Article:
At Taftan I started chatting with to flowy-bearded religious students. I didn't know my Farsi was so good. It must have been adrenaline. They were clearly my brothers and very friendly and kind, but something about their demeanor and the way in which they asked if the Japenese were Muslims made me think we were walking on thin ice. And of course, the Pakistanis would never dream of providing an escort for foreigners. As if they had a functioning government and security apparatus that was capable of taking care of its own citizens... My friends told me what happened at the Red Mosque in Islamabad was because the "movement" is weak there; they wouldn't dare try anything in Karachi. We hugged and kissed in farewell. I'm not going to get kidnapped. For most of the 14-hour Flying Coach journey to Quetta I talked to people who only spoke of Islam, Musharraf, and America. I got t he impression that Bhutto's return (and the suicide blast) is a small diversion of little importance in the grand scheme of things. The battle is between Islam and pro-American sellouts, and Bhutto is clearly pro-Western, so I don't think they were much impressed, and the lines are already drawn.
Sprawled out on the back seat, thrown a foot or so into the air every time the bus went over a bump (which was pretty much all the time) I remembered the good ol' times in Ethiopia, and was glad to be alive. Although.. I wouldn't undertake Pakistan, and especially this stretch, while responsible for someone else's safety or comfort.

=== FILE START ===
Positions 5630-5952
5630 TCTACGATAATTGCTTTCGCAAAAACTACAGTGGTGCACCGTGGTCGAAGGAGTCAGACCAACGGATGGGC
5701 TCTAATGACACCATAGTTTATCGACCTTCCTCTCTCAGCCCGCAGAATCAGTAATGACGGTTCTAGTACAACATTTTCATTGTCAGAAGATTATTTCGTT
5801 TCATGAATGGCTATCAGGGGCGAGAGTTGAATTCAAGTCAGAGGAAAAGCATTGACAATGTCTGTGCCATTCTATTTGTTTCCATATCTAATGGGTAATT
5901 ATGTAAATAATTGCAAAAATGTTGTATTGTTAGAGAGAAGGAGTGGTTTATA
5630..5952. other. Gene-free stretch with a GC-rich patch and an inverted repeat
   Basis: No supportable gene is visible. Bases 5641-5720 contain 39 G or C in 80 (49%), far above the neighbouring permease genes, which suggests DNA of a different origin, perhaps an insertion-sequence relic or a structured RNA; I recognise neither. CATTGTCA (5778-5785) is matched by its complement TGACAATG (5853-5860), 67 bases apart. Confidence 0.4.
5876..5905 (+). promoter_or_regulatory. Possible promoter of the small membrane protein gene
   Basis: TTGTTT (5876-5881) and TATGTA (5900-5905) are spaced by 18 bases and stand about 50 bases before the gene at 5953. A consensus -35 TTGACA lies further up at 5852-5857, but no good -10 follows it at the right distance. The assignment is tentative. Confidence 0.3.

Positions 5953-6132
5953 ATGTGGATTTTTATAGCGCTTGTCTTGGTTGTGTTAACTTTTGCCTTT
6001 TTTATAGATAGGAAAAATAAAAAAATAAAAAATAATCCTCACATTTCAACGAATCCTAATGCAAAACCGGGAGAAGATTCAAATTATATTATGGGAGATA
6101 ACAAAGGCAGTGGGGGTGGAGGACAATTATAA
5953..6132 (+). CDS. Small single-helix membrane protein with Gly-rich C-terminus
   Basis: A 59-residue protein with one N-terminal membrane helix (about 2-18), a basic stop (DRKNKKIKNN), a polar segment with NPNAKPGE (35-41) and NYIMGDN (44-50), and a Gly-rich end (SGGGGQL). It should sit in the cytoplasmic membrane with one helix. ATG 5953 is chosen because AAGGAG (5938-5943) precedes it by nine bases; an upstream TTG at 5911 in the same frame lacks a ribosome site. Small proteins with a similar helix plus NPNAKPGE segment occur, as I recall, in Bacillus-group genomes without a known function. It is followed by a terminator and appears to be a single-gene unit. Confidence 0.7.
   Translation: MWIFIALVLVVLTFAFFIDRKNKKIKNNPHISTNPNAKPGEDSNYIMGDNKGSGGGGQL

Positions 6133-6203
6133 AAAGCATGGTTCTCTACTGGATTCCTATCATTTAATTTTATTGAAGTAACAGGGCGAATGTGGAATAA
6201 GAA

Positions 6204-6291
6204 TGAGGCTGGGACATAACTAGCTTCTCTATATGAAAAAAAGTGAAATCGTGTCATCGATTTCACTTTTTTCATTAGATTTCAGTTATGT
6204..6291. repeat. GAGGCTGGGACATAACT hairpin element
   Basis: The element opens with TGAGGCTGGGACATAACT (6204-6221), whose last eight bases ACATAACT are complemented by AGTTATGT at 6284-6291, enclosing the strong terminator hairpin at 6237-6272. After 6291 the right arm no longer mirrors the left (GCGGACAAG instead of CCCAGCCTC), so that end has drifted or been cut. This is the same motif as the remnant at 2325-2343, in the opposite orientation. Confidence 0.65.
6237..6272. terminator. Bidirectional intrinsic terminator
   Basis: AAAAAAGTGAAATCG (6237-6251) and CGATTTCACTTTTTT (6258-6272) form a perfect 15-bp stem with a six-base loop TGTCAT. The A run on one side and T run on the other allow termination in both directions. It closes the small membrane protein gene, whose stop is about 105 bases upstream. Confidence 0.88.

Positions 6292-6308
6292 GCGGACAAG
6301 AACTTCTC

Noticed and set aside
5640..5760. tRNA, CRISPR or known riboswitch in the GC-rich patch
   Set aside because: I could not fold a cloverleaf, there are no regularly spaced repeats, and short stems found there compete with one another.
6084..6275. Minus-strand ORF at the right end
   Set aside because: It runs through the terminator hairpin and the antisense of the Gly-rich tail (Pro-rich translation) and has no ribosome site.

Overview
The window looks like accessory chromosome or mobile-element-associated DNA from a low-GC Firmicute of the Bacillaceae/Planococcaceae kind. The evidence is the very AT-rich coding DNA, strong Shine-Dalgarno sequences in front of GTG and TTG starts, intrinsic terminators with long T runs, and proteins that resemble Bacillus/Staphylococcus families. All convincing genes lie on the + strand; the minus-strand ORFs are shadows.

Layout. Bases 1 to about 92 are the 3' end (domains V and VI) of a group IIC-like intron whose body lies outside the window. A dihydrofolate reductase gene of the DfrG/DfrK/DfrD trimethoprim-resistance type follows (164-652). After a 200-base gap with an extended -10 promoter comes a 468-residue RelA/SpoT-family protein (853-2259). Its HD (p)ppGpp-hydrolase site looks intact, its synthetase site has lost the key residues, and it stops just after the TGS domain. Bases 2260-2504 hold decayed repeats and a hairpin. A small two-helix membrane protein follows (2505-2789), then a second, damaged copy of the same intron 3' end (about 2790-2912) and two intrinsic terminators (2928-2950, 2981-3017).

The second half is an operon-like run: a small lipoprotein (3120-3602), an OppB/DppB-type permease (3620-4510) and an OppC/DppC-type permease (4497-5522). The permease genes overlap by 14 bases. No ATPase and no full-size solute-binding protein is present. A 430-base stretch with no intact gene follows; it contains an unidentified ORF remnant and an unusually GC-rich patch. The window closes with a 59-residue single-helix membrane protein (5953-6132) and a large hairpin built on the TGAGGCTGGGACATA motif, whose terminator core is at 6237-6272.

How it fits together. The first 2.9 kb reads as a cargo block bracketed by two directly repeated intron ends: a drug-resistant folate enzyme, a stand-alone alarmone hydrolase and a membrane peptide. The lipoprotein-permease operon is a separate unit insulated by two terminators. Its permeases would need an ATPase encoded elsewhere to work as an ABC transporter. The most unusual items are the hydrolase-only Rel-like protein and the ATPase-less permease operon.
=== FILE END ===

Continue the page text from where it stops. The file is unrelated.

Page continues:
We arrived in Quetta at some ungodly hour and slept in the bus station spread out on the floor of some room labeled "reception" along with maybe 20 locals. I dream I'm swimming across the room and have grasped the meaning of life and am filled with an indescribable joy. The snort of someone sleeping nearby wakes me before I manage to swim out the front door. In the morning, tramping across town in search of a hotel mentioned by a Japanese traveler back in Mashhad (still no guidebook or photocopy thereof), I chuckle at how close Muslim Hotel is to the train station. We took a rickshaw last time around, and he must have driven us all over town before taking us there.
Then follow 5 days of bliss. I wandered around the streets, lost and mesmerized by the other-worldliness of the place. It's like a kind of Afghanistan (indeed, they're all Afghans) where you don't feel apologetic for being white. Turbans, beards, vests, rickshaws, rings, shiny Baluchi hats, Afghan shawls, all so normal and taken for granted, along with the sewage canals, the dust, the people squatting to piss by the side of the road, and the government offices that frustratingly close at 3pm, and 12pm on Fridays, and remain closed all Saturday and Sunday. That's the most fascinating thing about a 3rd world country: it all seems normal and taken for granted.
My first day... I got lost. Totally and helplessly lost, always hoping the dusty little street I was following would imminently give way to a broader avenue and I'd be spared the humiliation of having to backtrack. But the houses gradually became little mud dwellings, the shops disappeared, and the little girl children started to appear with clothes unlike anything I had expected, with their embroidered fronts and kohl in their eyes and henna in their hair. I naturally acted like I lived right around the corner, and was walking these streets for the millionth time, while inwardly squirming. Don't make eye contact. Eye contact is a subconscious plea for confirmation and justification. The just don't make eye contact but are lost in thought. I relaxed when I found the railway tracks, and in my triumph took refuge with a man with a nice face, with whom we conversed in Farsi and then Arabic (me confusing the two), spitting /noswar/ and talking politics (what else?). Karzai good. Me, Karzai same tribe. Karzai very good. Sophisticated politics.